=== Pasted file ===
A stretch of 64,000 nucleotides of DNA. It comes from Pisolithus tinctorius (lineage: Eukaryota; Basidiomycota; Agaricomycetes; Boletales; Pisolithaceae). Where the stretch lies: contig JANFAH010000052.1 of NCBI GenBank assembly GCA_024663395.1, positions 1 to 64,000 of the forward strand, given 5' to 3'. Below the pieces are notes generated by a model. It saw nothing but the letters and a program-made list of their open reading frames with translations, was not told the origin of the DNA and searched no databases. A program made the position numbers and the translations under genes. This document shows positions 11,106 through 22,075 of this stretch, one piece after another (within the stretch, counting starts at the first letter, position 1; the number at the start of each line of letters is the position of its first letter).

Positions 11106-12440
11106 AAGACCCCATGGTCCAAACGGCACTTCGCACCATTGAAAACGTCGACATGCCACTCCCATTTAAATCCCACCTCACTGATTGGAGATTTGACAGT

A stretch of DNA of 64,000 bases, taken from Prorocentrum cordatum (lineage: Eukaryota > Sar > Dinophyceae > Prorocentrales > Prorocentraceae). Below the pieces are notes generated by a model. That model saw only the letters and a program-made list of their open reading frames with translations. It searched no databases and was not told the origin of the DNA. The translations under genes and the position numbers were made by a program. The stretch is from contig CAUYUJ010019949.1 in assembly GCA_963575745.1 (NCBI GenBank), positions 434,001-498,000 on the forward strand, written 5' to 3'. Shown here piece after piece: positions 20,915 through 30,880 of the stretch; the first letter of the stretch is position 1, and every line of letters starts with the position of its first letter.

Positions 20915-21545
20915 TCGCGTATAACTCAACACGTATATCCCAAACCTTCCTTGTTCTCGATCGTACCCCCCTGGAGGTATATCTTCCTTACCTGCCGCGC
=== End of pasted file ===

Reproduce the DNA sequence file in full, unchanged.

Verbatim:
A stretch of 64,000 nucleotides of DNA. It comes from Pisolithus tinctorius (lineage: Eukaryota; Basidiomycota; Agaricomycetes; Boletales; Pisolithaceae). Where the stretch lies: contig JANFAH010000052.1 of NCBI GenBank assembly GCA_024663395.1, positions 1 to 64,000 of the forward strand, given 5' to 3'. Below the pieces are notes generated by a model. It saw nothing but the letters and a program-made list of their open reading frames with translations, was not told the origin of the DNA and searched no databases. A program made the position numbers and the translations under genes. This document shows positions 11,106 through 22,075 of this stretch, one piece after another (within the stretch, counting starts at the first letter, position 1; the number at the start of each line of letters is the position of its first letter).

Positions 11106-12440
11106 AAGACCCCATGGTCCAAACGGCACTTCGCACCATTGAAAACGTCGACATGCCACTCCCATTTAAATCCCACCTCACTGATTGGAGATTTGACAGT

A stretch of DNA of 64,000 bases, taken from Prorocentrum cordatum (lineage: Eukaryota > Sar > Dinophyceae > Prorocentrales > Prorocentraceae). Below the pieces are notes generated by a model. That model saw only the letters and a program-made list of their open reading frames with translations. It searched no databases and was not told the origin of the DNA. The translations under genes and the position numbers were made by a program. The stretch is from contig CAUYUJ010019949.1 in assembly GCA_963575745.1 (NCBI GenBank), positions 434,001-498,000 on the forward strand, written 5' to 3'. Shown here piece after piece: positions 20,915 through 30,880 of the stretch; the first letter of the stretch is position 1, and every line of letters starts with the position of its first letter.

Positions 20915-21545
20915 TCGCGTATAACTCAACACGTATATCCCAAACCTTCCTTGTTCTCGATCGTACCCCCCTGGAGGTATATCTTCCTTACCTGCCGCGC